Bay State GOP caucuses preview Cleveland nomination fight

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BOSTON Saturday’s Massachusetts Republican caucuses could prove crucial to who emerges at July’s Republican National Convention to claim the party’s presidential nomination.

With New York billionaire Donald Trump and Ted Cruz, the senator from Texas, counting and courting every last delegate across the country, the selection of 27 convention delegates from Massachusetts (three each from the nine congressional districts) could be critical. Cruz has been working furiously to make sure Trump fails to hit the magic number of 1,237 delegates needed to secure the nomination, while Trump has recently added senior aides with experience rounding up delegates to help ensure that he does just that.

In Massachusetts, Trump steamrolled through the commonwealth on primary day, scoring a landslide win among voters who weren’t necessarily from the Republican Party. Despite his overwhelming support, Trump’s big day only assured him of first-ballot support from 22 delegates, or just over half of the 42 total who will go to the convention in Cleveland. And on Saturday, Trump’s team won’t be able to draw on support from independents or Democrats who may have backed him in March — only Republicans who were party members in February can attend the delegate-selecting caucuses.

If he can’t reach the 1,237-delegate number by the end of primary season in June, Trump’s Massachusetts victory could be for naught, especially if a wave of Gov. Charlie Baker’s fiscally conservative, socially liberal Republicans manage to claim most of the 27 convention delegate seats that are up for grabs in the party caucuses. A failure of any candidate to reach 1,237 votes on the first ballot in Cleveland would give Bay State delegates the opportunity to back whichever candidate they choose, even Ohio Gov. John Kasich, who has only won one (his home state) of 38 primaries thus far.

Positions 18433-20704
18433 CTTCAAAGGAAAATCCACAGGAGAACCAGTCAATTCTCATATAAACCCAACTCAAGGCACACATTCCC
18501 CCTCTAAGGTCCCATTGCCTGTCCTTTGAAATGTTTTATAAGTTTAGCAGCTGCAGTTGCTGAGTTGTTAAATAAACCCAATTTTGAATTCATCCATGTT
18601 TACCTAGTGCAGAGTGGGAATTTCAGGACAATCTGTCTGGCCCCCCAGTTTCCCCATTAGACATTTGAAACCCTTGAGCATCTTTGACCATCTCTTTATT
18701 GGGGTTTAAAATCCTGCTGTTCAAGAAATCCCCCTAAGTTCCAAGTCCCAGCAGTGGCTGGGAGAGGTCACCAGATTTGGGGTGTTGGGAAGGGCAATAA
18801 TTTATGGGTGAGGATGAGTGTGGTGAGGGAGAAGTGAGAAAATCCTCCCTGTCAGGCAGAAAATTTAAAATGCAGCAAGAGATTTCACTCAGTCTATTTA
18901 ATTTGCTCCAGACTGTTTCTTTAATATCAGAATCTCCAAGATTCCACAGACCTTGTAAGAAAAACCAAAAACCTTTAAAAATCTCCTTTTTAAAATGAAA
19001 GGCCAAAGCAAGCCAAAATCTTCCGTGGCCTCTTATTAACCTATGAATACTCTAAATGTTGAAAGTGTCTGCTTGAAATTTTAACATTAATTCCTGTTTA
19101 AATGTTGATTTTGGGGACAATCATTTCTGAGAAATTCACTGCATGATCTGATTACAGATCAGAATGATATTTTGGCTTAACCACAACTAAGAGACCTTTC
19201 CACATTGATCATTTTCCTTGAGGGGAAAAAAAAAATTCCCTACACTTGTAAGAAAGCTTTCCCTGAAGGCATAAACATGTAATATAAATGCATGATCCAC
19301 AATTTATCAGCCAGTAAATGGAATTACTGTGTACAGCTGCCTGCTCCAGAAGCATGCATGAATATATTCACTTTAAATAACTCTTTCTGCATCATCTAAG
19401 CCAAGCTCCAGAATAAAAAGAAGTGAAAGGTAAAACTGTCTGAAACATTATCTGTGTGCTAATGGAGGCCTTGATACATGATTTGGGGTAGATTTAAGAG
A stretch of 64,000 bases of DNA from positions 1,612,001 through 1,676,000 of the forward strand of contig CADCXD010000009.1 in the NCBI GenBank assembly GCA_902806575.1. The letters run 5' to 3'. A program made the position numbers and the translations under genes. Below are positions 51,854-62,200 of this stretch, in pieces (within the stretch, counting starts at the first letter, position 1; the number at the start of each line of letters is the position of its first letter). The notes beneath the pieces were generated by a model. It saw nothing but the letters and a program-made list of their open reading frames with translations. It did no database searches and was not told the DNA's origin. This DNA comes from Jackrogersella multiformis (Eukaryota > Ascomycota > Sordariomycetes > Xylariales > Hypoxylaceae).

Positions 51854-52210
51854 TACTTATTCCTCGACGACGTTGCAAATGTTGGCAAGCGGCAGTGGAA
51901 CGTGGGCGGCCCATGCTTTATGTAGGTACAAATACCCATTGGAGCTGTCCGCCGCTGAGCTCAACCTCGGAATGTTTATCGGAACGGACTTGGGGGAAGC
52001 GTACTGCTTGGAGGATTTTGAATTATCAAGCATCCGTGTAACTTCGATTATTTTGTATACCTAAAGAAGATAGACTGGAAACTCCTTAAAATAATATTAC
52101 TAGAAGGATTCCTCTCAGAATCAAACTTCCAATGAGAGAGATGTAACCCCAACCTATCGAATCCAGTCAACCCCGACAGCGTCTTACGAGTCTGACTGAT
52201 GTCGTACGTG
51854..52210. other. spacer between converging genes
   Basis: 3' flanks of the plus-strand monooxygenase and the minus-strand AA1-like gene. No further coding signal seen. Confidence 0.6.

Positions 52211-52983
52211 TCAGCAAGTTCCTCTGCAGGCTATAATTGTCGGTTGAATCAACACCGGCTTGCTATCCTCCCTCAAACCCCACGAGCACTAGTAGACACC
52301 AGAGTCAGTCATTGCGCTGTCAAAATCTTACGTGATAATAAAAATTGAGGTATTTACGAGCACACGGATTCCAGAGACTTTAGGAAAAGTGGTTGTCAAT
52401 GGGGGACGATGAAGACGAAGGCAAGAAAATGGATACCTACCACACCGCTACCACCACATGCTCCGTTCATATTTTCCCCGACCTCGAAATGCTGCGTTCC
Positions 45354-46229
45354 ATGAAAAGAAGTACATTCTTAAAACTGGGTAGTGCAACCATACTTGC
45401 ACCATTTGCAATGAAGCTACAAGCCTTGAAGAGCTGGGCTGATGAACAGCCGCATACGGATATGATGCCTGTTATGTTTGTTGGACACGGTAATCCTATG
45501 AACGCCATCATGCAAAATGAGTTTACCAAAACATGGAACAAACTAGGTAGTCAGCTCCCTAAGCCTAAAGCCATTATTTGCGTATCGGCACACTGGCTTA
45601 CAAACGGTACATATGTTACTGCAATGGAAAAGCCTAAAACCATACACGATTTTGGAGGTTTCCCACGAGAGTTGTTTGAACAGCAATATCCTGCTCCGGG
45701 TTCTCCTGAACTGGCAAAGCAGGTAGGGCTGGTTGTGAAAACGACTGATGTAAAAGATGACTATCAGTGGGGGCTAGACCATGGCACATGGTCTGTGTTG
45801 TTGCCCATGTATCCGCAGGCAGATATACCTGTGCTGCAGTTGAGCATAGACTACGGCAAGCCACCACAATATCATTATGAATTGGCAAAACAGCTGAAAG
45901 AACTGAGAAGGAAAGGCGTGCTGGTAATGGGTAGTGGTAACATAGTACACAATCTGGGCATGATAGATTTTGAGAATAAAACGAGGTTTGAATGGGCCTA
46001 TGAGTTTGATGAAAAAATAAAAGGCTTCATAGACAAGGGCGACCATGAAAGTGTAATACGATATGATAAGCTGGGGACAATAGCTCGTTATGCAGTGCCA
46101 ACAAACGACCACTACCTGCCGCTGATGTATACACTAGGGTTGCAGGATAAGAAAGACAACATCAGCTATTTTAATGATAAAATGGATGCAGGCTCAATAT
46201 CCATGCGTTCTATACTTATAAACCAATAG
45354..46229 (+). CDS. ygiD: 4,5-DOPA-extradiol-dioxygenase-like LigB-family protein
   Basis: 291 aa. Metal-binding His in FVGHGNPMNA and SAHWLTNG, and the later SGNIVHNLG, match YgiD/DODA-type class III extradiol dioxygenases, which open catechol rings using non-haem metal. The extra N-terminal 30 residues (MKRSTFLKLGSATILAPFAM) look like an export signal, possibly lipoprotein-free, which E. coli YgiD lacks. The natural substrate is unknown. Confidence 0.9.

The stakes mean that elected officials loyal to certain candidates, like Andover Republican state Rep. Jim Lyons, are angling to win a delegate seat in Cleveland. Lyons last week announced that he will stand for election in Saturday’s third congressional district caucus. Lyons, Cruz’s Bay State campaign chairman, wrote that he’s seeking to be a delegate “so that I can continue to advocate for a strong, principled Republican Party at our national convention.”

Cruz, meanwhile, only garnered 9.6 percent of the vote in the March 1 primary, good for just four Massachusetts delegates. But if Trump, who has led the Republican race for months, fails to snag at least 1,237 delegates on the so-called “first ballot,” that could render Cruz’s poor performance moot.

Along with the 27 delegates who will emerge from Saturday’s caucuses, another 12 will be elected on May 25 by members of the party’s state committee. The remaining three will reflect the state GOP leadership: Party Chairman Kirsten Hughes, National Committeeman Ron Kaufman and National Committeewoman Chanel Prunier. Prunier, a Shrewsbury resident, will go to Cleveland as a voting delegate despite losing her post earlier this month to state Rep. Keiko Orrall of Lakeville. Party rules mean that Orrall won’t become the state committeewoman until after the national convention.

Baker, who last month played a significant role in helping 52 moderate Republican candidates win seats on the 80-member state committee, hasn’t publicly said who he’d like to see them choose as delegates.

“The governor does not intend to make asks or attempt to influence that process,” Jim Conroy, a senior adviser to the governor, recently told “He will leave the Massachusetts delegates to make their own decisions.”